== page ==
OBJECTIVE: To determine whether genetic variants in and around SPINK5 are associated with IgE-mediated food allergy.
METHOD: We genotyped 71 "tag" single nucleotide polymorphisms (tag-SNPs) within a region spanning ~263 kb including SPINK5 (~61 kb) in n=722 (n=367 food-allergic, n=199 food-sensitized-tolerant and n=156 non-food-allergic controls) 12-month-old infants (discovery sample) phenotyped for food allergy with the gold standard oral food challenge. Transepidermal water loss (TEWL) measures were collected at 12 months from a subset (n=150) of these individuals. SNPs were tested for association with food allergy using the Cochran-Mantel-Haenszel test adjusting for ancestry strata. Association analyses were replicated in an independent sample group derived from four paediatric cohorts, total n=533 (n=203 food-allergic, n=330 non-food-allergic), mean age 2.5 years, with food allergy defined by either clinical history of reactivity, 95% positive predictive value (PPV) or challenge, corrected for ancestry by principal components.
RESULTS: SPINK5 variant rs9325071 (A⟶G) was associated with challenge-proven food allergy in the discovery sample (P=.001, OR=2.95, CI=1.49-5.83). This association was further supported by replication (P=.007, OR=1.58, CI=1.13-2.20) and by meta-analysis (P=.0004, OR=1.65). Variant rs9325071 is associated with decreased SPINK5 gene expression in the skin in publicly available genotype-tissue expression data, and we generated preliminary evidence for association of this SNP with elevated TEWL also.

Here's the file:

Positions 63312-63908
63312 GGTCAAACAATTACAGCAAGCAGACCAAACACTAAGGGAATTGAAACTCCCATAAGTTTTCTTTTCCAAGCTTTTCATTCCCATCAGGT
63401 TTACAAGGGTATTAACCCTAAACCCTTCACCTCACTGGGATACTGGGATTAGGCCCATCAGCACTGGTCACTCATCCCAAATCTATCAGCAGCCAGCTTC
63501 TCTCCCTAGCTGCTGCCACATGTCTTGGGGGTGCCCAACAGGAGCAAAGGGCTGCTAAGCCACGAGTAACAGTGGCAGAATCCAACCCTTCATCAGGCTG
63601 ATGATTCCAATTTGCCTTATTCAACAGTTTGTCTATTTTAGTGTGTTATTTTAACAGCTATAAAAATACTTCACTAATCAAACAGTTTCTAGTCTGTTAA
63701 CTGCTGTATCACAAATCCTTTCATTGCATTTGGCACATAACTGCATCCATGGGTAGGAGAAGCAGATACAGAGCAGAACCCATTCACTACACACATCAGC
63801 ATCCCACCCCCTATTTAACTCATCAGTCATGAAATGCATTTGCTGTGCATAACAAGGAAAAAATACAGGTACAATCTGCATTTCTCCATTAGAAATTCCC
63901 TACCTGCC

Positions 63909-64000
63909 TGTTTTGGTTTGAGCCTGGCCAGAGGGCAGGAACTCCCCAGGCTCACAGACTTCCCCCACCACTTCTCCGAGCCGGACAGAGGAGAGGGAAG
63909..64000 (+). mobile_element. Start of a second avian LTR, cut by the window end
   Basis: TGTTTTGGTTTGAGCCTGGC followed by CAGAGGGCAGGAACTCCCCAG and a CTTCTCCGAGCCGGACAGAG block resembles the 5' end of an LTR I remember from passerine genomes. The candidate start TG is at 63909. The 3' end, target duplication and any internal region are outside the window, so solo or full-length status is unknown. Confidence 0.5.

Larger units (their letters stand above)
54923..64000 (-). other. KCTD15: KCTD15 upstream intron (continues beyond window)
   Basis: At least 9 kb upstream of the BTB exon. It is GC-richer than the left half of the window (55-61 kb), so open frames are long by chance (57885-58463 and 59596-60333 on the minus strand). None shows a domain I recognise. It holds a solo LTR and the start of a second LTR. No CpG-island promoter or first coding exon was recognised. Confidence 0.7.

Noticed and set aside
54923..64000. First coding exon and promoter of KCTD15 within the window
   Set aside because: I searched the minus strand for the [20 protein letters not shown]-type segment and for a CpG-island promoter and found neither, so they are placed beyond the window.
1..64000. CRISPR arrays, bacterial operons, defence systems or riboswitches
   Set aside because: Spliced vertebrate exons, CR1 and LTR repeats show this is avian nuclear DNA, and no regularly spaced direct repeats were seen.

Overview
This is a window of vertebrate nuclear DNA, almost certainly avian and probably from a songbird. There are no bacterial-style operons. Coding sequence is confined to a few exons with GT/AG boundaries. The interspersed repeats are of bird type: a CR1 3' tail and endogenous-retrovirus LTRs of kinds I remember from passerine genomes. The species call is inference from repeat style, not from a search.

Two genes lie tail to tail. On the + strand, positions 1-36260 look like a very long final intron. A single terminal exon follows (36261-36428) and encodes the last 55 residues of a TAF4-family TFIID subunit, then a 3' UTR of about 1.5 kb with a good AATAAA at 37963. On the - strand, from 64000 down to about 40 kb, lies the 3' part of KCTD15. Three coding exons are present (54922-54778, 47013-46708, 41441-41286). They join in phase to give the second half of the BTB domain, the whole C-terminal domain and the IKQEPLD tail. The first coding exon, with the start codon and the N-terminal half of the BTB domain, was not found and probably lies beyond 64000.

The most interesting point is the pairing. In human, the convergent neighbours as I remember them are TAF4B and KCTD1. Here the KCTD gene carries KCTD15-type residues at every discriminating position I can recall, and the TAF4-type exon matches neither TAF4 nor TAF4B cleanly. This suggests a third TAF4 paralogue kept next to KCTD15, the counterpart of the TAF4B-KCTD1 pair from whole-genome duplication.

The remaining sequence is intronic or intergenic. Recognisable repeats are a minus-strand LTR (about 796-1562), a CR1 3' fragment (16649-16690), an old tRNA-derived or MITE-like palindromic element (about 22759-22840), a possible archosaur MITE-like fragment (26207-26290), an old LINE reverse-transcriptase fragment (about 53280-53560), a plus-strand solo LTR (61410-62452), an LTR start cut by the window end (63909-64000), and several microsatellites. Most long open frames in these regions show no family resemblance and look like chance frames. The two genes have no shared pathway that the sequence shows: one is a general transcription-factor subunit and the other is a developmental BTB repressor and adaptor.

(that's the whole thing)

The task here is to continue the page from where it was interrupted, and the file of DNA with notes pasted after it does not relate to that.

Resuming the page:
CONCLUSIONS: We report, for the first time, association between SPINK5 variant rs9325071 and challenge-proven IgE-mediated food allergy.
METHODS: We searched nine international biomedical databases for published, in-progress, and unpublished evidence. Studies were independently screened by two reviewers against predefined eligibility criteria and critically appraised using established instruments. Our primary outcomes of interest were symptom, medication, and combined symptom and medication scores. Secondary outcomes of interest included cost-effectiveness and safety. Data were descriptively summarized and then quantitatively synthesized using random-effects meta-analyses.
RESULTS: We identified 5960 studies of which 160 studies satisfied our eligibility criteria. There was a substantial body of evidence demonstrating significant reductions in standardized mean differences (SMD) of symptom (SMD -0.53, 95% CI -0.63, -0.42), medication (SMD -0.37, 95% CI -0.49, -0.26), and combined symptom and medication (SMD -0.49, 95% CI -0.69, -0.30) scores while on treatment that were robust to prespecified sensitivity analyses. There was in comparison a more modest body of evidence on effectiveness post-discontinuation of AIT, suggesting a benefit in relation to symptom scores.
CONCLUSIONS: AIT is effective in improving symptom, medication, and combined symptom and medication scores in patients with allergic rhinoconjunctivitis while on treatment, and there is some evidence suggesting that these benefits are maintained in relation to symptom scores after discontinuation of therapy.